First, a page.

|expected returns would be in the
high single digits. Of course, there
are no guarantees.
MATHIAS: So, eight percent
or so annually over the
years would be
think it’s a question
of what clients expect.
But that’s what we
MATHIAS: Do you see
individuals taking all
assets, including their
homes, into account
when assessing their
the ultra wealthy, if we
talk about a person with
$5 million to invest, a $3 million
home, and a couple of other assets,
so they’ve got a net worth of $10-
15 million, which is a lot more of
what we see daily, I think clients are
pretty savvy about that. But they’re
still counting on their house to
cover them on inflation. They really
believe that in this marketplace, even
if it doesn’t go up 20 percent a year,
their home will go up eight percent
a year. I’d be cautious about that – it
may not last forever even if it is built
on the government.
WINSOR: People see their second
homes as an investment. And while
they’ve paid out handsomely until
now, that is not a given going
forward. It’s really more a function of
the health of our economy.
MATHIAS: You can’t pick up any
periodical or engage in cocktail party
conversation without some mention
of hedge funds and private equity
vehicles. Any thoughts?
VEITH: With hedge funds we have
What’s not published
is the number of hedge funds that
close each year – it’s a very significant
number. Also, hedge funds are usually
tax inefficient and have high fees. You
have to be very selective in this area.
MATHIAS: Do you expect returns
for those vehicles to be as high as has
recently been the case?
MATHIAS: Are taxes a factor as you
work with individual investors?
HARRELD: Absolutely. And clients
take it into account. We just have to
give them alternatives.
MATHIAS: Let’s talk a little about
inflation. Curt, do you have an
WINSOR: When you’re looking at
investment returns, you want to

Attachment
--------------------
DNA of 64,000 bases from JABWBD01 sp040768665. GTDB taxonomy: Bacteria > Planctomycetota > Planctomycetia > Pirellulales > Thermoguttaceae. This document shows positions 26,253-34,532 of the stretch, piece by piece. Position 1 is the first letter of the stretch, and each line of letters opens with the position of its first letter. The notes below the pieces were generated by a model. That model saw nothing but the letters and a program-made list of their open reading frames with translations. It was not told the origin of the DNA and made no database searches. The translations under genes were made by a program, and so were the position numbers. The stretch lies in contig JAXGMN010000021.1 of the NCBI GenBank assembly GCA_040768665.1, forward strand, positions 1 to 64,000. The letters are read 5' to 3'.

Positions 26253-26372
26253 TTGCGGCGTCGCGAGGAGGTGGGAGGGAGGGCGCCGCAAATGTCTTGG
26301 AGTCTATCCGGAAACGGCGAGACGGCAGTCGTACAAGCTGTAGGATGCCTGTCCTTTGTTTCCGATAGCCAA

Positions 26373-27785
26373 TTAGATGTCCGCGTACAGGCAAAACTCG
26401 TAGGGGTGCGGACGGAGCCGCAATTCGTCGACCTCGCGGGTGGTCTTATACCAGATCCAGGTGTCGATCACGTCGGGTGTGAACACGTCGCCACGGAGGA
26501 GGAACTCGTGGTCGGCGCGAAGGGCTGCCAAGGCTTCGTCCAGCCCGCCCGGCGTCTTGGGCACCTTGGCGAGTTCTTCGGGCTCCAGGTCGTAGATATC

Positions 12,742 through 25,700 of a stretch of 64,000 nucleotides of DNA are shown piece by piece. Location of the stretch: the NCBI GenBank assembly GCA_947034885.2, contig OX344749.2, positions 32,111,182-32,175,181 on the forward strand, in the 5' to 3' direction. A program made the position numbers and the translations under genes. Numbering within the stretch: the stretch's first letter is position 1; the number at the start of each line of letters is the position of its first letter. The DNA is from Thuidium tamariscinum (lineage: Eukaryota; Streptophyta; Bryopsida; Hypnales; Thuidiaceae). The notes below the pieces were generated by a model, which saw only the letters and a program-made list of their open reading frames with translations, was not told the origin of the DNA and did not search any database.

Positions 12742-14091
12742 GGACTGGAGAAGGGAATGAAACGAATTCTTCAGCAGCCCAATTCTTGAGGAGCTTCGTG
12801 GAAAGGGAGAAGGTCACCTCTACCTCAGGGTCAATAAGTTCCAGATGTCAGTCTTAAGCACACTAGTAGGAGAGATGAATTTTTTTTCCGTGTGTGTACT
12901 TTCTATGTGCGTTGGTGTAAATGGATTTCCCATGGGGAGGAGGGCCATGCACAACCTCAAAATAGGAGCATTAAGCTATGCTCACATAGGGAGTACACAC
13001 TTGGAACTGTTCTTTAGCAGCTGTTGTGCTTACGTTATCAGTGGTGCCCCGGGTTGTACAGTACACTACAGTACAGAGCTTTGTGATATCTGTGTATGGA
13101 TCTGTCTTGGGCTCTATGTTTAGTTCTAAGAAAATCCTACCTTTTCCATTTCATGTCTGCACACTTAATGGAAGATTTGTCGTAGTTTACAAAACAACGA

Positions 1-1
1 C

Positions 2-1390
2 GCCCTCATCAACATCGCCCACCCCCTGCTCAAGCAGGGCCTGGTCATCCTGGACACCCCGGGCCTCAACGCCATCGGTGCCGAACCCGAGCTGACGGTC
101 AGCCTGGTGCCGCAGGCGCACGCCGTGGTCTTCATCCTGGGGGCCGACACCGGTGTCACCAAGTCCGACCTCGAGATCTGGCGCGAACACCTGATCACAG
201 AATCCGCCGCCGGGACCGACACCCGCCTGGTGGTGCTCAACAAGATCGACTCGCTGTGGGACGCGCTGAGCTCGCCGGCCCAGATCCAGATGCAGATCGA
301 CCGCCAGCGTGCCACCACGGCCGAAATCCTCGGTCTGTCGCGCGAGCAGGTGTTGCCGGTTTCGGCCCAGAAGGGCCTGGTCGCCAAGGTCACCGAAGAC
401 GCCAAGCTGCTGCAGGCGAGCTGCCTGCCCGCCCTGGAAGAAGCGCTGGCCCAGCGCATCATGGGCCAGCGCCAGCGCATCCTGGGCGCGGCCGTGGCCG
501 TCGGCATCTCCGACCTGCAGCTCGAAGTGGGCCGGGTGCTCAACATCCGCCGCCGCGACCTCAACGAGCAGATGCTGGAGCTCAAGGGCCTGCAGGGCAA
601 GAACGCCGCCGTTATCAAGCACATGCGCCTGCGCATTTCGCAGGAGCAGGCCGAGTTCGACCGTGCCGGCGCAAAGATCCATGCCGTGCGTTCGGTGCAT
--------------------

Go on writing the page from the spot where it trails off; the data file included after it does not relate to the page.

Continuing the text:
look at real rate of return, less the
fee, less inflation. And then you have
your rate of return. Right
now there’s no
question that the
risk-reward ratio is relatively high
in comparison to the low rates of
return that my colleagues here have
mentioned, and I agree with them.
MATHIAS: Should investors today
lean on the side of caution versus
WINSOR: It depends. But in general
you’re going to have to assume more
risk to get the higher rates of return
that have been generated in the past.
HARRELD: Investors are willing to
be aggressive in more nontraditional
ways. As opposed to putting 50
percent in the international market,
they’re going to look at private equity.
If they’re going to be aggressive, they
want to deal with specialists that
know what they’re doing.
us in numerous ways. What about
VEITH: It’s been a long time
approach within Rockefeller to
invest globally. The bulk of our
clients’ equity portfolios,
at least for the clients
that are managed
internally, is to be
in a global equity
To not include
non-U.S. securities as a big
part of your portfolio really
limits your opportunities.
HARRELD: You simply
have to participate in
international and emerging
markets, but at times it’s not
an easy sell with customers
because of all the political
risks we’ve talked about.
MATHIAS:Two of the fastest
growing economies in the world are
China and India. Do you have ways
in which your clients can participate
in these dynamic markets?
HARRELD: We have asset managers
who specialize in those markets.
VEITH: Yes. We have decided against
direct China investments but through
our global equity strategy we are
investing indirectly into that market.
MATHIAS: Curt, the Chinese
government has about a trillion dollars
in foreign exchange and, to some
extent, has become our “banker”. I
assume you would like to garner some
of their assets as deposits.
WINSOR: It depends on the rate!
We talked about inflation, and now
that we’re in this global economy,
our fiscal house is going to have to
be kept in order as we’re accountable
to people like the Chinese buying
MATHIAS: What are the biggest
mistakes you now see investors
HARRELD: Investing backwards:
looking at what happened three or
four years ago and thinking that’s a